Killing of Monks Raises Fear of a Holy Conflict in Myanmar

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Killing of Monks Raises Fear of a Holy Conflict in Myanmar

As mourners queue, the military apologizes and issues a rare apology for the military’s shooting of two monks, including an influential abbot.

Killing of Monks Raises Fear of a Holy Conflict in Myanmar
Credit: Photo 195923 © Brownm39 |

Fears that the junta in Myanmar is attempting to trigger a holy war between the Buddhist clergy and anti-regime forces have resurfaced after two monks were shot dead, crimes that the military initially blamed on the rebels.

The dead included Sayadaw Bhaddanta Munindabhivamsa. He was a 78-year-old senior abbot from the Win Neinmitayon Monastery in Bago Region, who was shot and killed by soldiers from a truck while his car was driving out of Mandalay International Airport last week.

His driver lost three fingers in the attack while fellow monk Sayadaw Bhaddanta Gunikabhivamsa sustained head injuries from the smashed glass. His phone was confiscated by those who fired and then fled before other soldiers arrived and interrogated him at a camp in Mandalay Palace for five hours.

As the questioning continued, Gunikabhivamsa’s wounds went untreated and broadcaster MRTV declared that Munindabhivamsa had been killed by the opposition People’s Defense Force (PDF) during a firefight with the military. One suggestion was that the PDF had lobbed a landmine at the two monks.

That was patently untrue and junta spokesperson Maj. Gen. Zaw Min Tun subsequently admitted as much, and even apologized and promised to investigate. But according to PDF sources that apology was issued because of the mounting evidence to the contrary and Munindabhivamsa’s seniority.

PDF sources said that the hapless soldiers had no idea they had killed a senior monk from the Samgha Samagga, a Mandalay-based association that ranks among the highest of Buddhist authorities in Myanmar, which immediately condemned the killing as an act of terrorism.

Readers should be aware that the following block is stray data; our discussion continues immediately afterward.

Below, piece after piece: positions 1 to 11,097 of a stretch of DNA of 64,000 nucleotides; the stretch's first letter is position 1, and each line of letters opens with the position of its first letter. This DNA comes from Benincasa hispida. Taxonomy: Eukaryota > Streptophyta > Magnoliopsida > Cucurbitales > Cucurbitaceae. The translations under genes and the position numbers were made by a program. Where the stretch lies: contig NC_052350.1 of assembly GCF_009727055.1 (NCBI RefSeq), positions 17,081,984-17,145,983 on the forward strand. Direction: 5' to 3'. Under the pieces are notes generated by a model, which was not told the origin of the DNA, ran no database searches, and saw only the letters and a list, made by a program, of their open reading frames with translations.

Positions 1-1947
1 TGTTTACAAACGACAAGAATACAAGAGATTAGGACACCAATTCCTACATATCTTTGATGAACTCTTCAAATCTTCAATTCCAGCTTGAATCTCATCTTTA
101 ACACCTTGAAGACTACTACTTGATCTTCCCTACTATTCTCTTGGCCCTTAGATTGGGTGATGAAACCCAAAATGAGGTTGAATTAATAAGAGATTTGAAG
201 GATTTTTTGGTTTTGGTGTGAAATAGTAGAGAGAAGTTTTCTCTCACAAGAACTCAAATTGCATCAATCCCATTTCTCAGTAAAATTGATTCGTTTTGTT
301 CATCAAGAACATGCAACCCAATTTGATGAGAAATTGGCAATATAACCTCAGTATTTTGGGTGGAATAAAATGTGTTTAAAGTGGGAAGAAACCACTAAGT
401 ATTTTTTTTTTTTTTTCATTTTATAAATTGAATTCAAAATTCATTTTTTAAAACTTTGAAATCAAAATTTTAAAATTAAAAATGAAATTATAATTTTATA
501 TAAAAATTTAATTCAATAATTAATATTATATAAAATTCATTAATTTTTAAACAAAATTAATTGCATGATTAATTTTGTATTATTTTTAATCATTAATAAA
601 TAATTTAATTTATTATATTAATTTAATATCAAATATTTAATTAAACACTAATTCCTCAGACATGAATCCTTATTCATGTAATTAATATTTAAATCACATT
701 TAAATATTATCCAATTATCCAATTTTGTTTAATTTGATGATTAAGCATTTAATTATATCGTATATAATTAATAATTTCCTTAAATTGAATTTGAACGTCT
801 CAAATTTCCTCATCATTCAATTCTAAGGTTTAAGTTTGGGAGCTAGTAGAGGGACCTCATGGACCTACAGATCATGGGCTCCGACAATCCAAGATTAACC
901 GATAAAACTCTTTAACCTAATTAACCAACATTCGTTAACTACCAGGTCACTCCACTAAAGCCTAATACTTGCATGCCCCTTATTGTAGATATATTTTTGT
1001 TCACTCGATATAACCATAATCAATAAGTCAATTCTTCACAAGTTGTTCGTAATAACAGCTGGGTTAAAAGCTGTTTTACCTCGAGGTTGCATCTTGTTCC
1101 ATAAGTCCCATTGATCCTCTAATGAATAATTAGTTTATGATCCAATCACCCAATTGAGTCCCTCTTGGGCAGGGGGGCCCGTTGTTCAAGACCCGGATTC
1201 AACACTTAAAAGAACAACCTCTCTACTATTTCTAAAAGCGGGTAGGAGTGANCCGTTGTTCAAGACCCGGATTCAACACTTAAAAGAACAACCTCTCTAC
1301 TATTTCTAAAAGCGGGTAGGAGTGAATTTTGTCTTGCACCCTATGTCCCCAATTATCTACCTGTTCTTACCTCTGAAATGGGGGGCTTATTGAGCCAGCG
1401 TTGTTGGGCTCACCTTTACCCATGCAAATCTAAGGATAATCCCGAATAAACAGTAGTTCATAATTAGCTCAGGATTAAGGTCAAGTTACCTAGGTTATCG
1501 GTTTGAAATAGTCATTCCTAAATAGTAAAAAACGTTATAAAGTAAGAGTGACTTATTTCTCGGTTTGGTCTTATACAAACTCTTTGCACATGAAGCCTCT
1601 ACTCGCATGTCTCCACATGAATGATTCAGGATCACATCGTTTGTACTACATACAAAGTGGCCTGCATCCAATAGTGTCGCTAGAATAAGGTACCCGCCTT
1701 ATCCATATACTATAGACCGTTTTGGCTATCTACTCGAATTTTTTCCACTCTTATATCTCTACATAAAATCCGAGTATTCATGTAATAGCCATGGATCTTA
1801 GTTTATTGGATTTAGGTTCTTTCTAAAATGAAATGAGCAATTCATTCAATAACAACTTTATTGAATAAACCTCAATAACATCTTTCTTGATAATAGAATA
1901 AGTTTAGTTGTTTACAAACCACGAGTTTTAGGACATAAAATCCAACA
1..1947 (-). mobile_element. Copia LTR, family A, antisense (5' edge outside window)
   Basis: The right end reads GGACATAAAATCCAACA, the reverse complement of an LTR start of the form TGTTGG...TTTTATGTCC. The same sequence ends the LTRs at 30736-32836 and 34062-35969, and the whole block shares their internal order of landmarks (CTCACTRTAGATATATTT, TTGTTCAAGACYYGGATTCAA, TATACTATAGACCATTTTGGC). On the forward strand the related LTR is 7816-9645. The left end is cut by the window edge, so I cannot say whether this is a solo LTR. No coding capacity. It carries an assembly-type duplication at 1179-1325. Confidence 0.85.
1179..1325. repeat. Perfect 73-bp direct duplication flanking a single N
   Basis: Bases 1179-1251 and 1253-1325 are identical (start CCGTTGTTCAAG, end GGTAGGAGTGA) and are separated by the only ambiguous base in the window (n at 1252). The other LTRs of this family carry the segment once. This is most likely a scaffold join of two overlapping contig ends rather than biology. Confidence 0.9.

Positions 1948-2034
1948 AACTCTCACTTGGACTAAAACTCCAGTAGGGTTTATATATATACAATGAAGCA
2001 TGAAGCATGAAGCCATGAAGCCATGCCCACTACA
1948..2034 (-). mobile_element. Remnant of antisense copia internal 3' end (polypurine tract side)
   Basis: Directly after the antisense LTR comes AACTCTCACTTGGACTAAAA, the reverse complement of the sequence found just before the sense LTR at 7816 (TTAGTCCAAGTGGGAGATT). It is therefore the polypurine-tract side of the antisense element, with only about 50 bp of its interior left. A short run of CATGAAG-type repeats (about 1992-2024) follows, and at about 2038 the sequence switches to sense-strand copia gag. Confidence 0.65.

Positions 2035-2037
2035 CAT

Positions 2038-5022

Nor did they count on video footage of the killings going viral on social media or the tenacity of his friend Gunikabhivamsa, who went on television and explained what happened. The reportage that followed and the killing of a second monk on Saturday night added to the justified hype.

A PDF source and the Voice of Spring, a local online news portal, said village school teacher and monk U Uttama was shot dead – also in his car – by military forces in Myingyan in Mandalay Region, and that the military has yet to return his body.

Uttama may not have been as senior as Munindabhivamsa but word spread rapidly among the deeply suspicious ethnic armed organizations (EAOs) and the PDF that the military, which is in retreat after seven months of heavy losses, is again attempting to incite a holy war to justify its ousting of an elected government in early 2021.

“They are killing monks and trying to blame us,” the PDF source told The Diplomat. “This first emerged early last year and they want the Buddhist clergy on their side. To do that monks are being shot, the military points the finger at us and uses that to try and enlist the support of the clergy.”

In March of last year, four massacres claimed about 100 lives. The last, on March 16, resulted in 29 deaths – three monks among them – which Zaw Min Tun initially blamed on ethnic Karen EAOs aligned with the PDF, but forensic evidence would prove otherwise.

A report by Kayin State Police found 5.51mm bullets made in 2022 had been fired from automatic rifles during the killing-spree and noted that only the military used this type of bullet.

The findings backed the opposition National Unity Government (NUG) and its rejection of the military’s version of events. The NUG also said the junta’s claims were a ruse, designed to turn the Buddhist clergy against the forces who have opposed military rule.

It also alleged the massacres were committed by the Myanmar military’s Light Infantry Division (LID) 99, also known as the “Ogre Column.” The military then switched paths and tried to justify the killing of monks by claiming they were members of the PDF.

The PDF source said locals in Myingyan were conducting a hospital by hospital search for Uttama’s body, while Munindabhivamsa is lying in state at the Win Neinmitayon Monastery, where mourners are paying their final respects.

Talk of a black-op designed to start a holy war might seem a little far fetched but the killing of monks has fallen squarely on the shoulders of the junta, which has lost control of its borders and most of the states and regions outside the country’s dry central plain, the military’s historic stronghold.

But, as the PDF source said, “The military is desperate and capable of trying anything they can imagine and that leaves us in a very dark place.”